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Freak Pattern Brings Europe Record Cold and Snow

Originally published on Washington Post's Capital Weather Gang blog

One of the fiercest beginnings to winter on record has slammed Europe with relentless assaults of bitter cold and heavy snowfalls. The unusually wintry weather gripping Europe as well as the cold plaguing the eastern United States are linked by a historically strong weather system locked over Greenland.

Map of atmospheric pressure departures from average (geopotential height anomalies) from December 1 to 18, 2010. Credit: NOAA.

In Europe, the strange weather pattern has caused mayhem for holiday travel. Over the weekend, airport and ground transportation disruptions were widespread, from London's Heathrow Airport - one of the world's busiest hubs - to Frankfurt International Airport and the German Autobahn. According to the The Guardian newspaper, Frankfurt airport workers resorted to dressing up as angels in an attempt to calm the situation when crowds of stranded passengers, frustrated by lengthy delays and flight cancellations, became unruly. Heathrow, meanwhile, was closed to arriving aircraft on Sunday, after being closed altogether on Saturday, according to several news reports. More heavy snow is forecast for London yet again today according to the UK Met Office.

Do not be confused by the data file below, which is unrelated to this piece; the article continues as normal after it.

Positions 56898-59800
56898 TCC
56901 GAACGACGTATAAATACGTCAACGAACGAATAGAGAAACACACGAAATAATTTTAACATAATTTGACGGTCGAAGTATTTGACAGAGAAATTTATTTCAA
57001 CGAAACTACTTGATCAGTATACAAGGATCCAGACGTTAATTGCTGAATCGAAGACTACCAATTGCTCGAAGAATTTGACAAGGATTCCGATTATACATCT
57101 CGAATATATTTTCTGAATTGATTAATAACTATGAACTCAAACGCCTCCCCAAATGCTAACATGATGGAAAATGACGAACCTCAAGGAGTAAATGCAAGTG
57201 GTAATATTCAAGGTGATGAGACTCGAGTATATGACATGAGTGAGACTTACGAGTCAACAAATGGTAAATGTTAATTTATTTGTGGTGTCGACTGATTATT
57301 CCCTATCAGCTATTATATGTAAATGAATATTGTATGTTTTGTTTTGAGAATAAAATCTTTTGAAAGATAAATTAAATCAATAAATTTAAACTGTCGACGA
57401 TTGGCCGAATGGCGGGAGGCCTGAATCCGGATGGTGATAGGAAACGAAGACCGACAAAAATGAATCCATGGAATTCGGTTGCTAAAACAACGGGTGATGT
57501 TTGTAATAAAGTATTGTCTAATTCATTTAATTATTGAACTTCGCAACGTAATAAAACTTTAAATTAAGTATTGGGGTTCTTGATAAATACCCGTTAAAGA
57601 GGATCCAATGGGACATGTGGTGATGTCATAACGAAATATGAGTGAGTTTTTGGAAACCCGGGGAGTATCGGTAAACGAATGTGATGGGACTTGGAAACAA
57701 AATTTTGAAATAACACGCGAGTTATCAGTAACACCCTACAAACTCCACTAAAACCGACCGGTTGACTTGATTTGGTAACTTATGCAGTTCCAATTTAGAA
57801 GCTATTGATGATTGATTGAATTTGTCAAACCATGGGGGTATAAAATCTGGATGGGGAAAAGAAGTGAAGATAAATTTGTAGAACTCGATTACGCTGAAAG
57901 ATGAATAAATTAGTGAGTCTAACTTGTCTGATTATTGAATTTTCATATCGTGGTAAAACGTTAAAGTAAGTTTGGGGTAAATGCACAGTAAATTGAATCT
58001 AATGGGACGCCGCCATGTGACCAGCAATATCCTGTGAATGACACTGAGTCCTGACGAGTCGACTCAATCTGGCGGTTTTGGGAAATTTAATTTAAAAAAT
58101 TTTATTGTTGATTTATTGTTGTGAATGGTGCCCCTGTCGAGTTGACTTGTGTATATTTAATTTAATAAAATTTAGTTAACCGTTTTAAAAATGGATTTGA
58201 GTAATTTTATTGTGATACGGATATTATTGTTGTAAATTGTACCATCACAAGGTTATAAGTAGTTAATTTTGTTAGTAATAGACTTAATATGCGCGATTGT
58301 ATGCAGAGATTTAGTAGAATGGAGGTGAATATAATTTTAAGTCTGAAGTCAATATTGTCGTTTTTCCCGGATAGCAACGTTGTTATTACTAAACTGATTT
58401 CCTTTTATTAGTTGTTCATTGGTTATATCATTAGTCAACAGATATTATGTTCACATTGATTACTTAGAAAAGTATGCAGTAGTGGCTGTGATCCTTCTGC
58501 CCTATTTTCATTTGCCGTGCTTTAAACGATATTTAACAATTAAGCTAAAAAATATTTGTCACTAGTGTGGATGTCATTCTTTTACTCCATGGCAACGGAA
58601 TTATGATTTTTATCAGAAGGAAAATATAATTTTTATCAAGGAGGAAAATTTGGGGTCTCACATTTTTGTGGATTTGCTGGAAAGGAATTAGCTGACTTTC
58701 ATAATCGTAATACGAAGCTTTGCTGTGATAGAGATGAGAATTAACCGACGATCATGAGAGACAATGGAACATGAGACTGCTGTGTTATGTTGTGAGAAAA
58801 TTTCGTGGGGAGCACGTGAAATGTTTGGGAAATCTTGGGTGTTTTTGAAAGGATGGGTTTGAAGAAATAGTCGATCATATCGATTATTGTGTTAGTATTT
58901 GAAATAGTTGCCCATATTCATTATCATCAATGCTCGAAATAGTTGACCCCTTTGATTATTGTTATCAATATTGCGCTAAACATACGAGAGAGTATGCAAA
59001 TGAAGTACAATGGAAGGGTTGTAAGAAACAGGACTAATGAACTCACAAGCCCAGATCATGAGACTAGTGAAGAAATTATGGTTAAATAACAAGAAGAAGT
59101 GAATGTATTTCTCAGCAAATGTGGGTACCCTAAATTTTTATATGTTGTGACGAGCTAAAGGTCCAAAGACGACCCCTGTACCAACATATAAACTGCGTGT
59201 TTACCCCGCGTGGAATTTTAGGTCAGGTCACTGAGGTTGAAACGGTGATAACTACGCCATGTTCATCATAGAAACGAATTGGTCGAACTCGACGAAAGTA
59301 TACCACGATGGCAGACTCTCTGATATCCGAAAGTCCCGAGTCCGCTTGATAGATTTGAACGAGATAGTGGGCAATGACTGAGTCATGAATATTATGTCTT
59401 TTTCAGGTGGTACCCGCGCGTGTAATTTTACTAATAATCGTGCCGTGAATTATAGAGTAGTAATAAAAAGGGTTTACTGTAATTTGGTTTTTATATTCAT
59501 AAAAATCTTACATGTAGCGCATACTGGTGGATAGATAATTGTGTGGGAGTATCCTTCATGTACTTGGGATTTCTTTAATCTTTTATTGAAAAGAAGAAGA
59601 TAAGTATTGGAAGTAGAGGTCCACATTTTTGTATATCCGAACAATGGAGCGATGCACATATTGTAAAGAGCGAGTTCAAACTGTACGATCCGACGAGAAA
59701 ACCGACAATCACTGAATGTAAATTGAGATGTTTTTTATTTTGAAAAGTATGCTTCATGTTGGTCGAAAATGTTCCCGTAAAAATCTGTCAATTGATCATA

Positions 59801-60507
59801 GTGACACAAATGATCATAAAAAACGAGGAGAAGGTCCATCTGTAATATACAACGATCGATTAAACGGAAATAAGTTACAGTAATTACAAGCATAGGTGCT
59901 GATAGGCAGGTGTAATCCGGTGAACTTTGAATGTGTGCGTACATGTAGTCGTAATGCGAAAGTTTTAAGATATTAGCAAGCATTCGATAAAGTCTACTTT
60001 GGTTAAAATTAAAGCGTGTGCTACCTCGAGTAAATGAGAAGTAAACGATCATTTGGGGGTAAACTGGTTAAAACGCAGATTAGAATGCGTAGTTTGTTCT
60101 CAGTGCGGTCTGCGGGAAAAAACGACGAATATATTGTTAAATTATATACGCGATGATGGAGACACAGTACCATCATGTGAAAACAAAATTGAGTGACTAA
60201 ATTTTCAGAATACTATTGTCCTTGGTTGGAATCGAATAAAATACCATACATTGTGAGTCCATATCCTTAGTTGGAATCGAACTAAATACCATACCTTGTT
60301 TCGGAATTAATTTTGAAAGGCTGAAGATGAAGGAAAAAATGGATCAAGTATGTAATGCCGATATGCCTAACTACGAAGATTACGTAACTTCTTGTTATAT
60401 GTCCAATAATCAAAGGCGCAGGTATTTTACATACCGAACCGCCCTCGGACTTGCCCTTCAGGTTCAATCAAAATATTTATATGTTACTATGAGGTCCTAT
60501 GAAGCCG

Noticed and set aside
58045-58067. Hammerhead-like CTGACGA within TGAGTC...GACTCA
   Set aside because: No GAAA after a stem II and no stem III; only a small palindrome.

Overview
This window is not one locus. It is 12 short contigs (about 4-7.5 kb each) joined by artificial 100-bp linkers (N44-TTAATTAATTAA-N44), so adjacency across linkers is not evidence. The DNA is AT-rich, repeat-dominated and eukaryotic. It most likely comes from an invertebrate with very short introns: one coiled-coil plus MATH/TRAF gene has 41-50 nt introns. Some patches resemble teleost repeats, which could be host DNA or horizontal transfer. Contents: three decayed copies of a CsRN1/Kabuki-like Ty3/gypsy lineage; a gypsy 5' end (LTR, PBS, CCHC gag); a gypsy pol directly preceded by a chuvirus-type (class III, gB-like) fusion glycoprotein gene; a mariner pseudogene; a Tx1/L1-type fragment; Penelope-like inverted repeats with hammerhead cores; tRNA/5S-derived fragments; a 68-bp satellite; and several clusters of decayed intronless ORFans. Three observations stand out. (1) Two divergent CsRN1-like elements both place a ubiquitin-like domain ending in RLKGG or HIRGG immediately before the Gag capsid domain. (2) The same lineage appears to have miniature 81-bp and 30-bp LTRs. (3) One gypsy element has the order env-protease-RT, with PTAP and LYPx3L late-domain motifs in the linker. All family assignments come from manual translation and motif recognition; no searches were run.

BAA spokesman Andrew Teacher told CNN: "These are absolutely ... freak weather conditions ... We've not seen a storm like this in 20 years."

So what has been causing this freak winter weather onslaught in Europe, and the colder-than-average conditions in much of the eastern U.S., including Washington? 

There is a very strong "blocking pattern" in place over Greenland, which is helping to steer a parade of storms into the British Isles and mainland Europe, while pumping abnormally mild air into portions of the Canadian Arctic. In short — the atmosphere is jammed up like the Beltway at rush hour. Storm systems have nowhere to go, and are doing weird loop-de-loops up into the Canadian Maritimes, and even off the coast of the Pacific Northwest.

Read the full post at Capital Weather Gang.

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